Sycamore (Platanus occidentalis)

Sycamores are widely used as shade trees in residential yards and along streets in many areas of the United States, as well as in Europe, Asia Minor and China. Perhaps more popular in the urban and suburban environment is the related a d somewhat smaller London Plane tree (Platanus x acerifolia) a hybrid of the American and Oriental Sycamores, appearing in London in 1645. Both trees are easily identified by their multicolored, patchwork bark, caused by regular peeling of portions of it through the seasons, and by the fuzzy ball-like fruits which hang on their branches. Deciduous trees, they lose their very large leaves every fall.

The wood of the sycamores is heavy, hard, tough and coarse. Anyone trying to split sycamore slabs for firewood using a wedge and maul, as I have, are likely to add a few more curse words to their vocabulary. Splitting sycamore should be left to the hydraulic splitting machines. On the other hand, its toughness makes it ideal for use in butcher blocks, flooring, and even fine furniture.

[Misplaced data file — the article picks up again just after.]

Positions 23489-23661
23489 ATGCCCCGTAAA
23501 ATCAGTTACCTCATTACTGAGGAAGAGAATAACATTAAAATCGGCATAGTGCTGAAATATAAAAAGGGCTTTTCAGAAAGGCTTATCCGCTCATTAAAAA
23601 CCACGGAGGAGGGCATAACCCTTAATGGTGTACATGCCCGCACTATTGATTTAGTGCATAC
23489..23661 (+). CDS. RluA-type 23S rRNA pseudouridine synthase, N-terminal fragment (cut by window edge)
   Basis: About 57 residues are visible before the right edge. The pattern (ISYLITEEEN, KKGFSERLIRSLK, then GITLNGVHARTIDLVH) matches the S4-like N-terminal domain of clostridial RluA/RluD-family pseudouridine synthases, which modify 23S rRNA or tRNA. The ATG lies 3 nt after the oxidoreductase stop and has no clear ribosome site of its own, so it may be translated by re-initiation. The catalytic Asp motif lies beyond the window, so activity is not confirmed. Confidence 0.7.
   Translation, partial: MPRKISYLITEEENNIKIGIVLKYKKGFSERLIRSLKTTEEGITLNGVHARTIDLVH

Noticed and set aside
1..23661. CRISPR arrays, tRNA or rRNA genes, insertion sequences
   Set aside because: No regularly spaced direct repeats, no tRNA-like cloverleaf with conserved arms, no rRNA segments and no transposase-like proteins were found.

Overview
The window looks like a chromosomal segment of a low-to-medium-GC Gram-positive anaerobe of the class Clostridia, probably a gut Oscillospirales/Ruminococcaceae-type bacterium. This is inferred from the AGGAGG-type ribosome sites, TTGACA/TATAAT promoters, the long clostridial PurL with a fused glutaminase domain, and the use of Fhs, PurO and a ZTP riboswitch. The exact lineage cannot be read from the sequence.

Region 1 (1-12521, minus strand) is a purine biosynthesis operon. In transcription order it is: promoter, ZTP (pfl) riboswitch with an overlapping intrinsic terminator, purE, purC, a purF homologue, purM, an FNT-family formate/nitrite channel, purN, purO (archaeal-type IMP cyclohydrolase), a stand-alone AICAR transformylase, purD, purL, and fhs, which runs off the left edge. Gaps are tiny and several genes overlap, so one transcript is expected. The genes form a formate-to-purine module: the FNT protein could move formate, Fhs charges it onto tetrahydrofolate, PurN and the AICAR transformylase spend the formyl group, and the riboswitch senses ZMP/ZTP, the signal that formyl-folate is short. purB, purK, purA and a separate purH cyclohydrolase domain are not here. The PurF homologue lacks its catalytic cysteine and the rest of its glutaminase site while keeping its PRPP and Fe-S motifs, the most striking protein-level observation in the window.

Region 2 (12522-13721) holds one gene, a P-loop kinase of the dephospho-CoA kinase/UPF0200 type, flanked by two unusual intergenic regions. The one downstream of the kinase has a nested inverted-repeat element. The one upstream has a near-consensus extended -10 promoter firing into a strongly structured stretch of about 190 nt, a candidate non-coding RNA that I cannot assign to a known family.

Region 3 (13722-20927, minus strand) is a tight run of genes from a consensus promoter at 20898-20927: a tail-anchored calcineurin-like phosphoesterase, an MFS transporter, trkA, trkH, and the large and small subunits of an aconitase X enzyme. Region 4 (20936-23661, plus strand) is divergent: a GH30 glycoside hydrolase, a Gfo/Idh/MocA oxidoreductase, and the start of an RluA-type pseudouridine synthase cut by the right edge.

Sycamores need plenty of space to grow. While they have their share of disease problems and tend to be a bit messy as their bark sheds, they are handsome trees.

Sycamores support a variety of wildlife over their lifetime. Birds nest in their generous branches and raise families there year after year. Notably, Cerulean warblers, threatened by loss of habit, depend on old sycamores to be the headquarters of their mating territories. When they get large and old sycamores develop deep cavities where large limbs have were pruned or dropped off. These cozy holes shelter generations of squirrels, bats and the occasional hive of wild honeybees.
Area for Native American Sycamores

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